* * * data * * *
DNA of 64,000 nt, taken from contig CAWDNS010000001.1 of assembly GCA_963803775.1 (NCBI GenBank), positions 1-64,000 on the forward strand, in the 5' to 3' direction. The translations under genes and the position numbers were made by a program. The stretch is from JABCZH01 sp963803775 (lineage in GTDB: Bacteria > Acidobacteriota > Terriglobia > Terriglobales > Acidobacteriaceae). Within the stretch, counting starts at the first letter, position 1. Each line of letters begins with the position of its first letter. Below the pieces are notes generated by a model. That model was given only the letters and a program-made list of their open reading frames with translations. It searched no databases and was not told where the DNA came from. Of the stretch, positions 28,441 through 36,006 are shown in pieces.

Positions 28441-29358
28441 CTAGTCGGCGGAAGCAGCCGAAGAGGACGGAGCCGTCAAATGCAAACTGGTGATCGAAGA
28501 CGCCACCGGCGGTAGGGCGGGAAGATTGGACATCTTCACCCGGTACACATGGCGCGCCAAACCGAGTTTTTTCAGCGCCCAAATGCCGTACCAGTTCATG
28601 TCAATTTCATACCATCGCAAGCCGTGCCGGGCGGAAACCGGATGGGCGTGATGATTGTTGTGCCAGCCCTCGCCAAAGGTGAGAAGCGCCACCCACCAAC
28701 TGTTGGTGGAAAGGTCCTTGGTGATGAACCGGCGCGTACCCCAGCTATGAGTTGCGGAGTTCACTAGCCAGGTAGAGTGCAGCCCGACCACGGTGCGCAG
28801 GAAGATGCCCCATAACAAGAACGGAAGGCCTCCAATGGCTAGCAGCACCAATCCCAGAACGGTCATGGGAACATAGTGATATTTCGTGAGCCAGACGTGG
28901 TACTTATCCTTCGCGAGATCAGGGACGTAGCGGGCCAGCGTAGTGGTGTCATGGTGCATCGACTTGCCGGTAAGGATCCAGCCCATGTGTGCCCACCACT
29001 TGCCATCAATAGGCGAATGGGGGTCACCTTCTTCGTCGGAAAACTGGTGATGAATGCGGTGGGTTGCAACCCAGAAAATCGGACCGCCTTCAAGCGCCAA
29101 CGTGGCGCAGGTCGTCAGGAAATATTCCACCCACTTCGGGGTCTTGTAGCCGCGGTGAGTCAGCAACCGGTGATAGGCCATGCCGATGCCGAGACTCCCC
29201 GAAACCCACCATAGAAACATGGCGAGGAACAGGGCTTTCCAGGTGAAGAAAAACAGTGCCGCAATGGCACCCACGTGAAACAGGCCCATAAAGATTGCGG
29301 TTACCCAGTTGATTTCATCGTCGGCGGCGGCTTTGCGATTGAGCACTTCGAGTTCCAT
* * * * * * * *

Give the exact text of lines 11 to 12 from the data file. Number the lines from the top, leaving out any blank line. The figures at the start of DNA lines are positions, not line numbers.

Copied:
29201 GAAACCCACCATAGAAACATGGCGAGGAACAGGGCTTTCCAGGTGAAGAAAAACAGTGCCGCAATGGCACCCACGTGAAACAGGCCCATAAAGATTGCGG
29301 TTACCCAGTTGATTTCATCGTCGGCGGCGGCTTTGCGATTGAGCACTTCGAGTTCCAT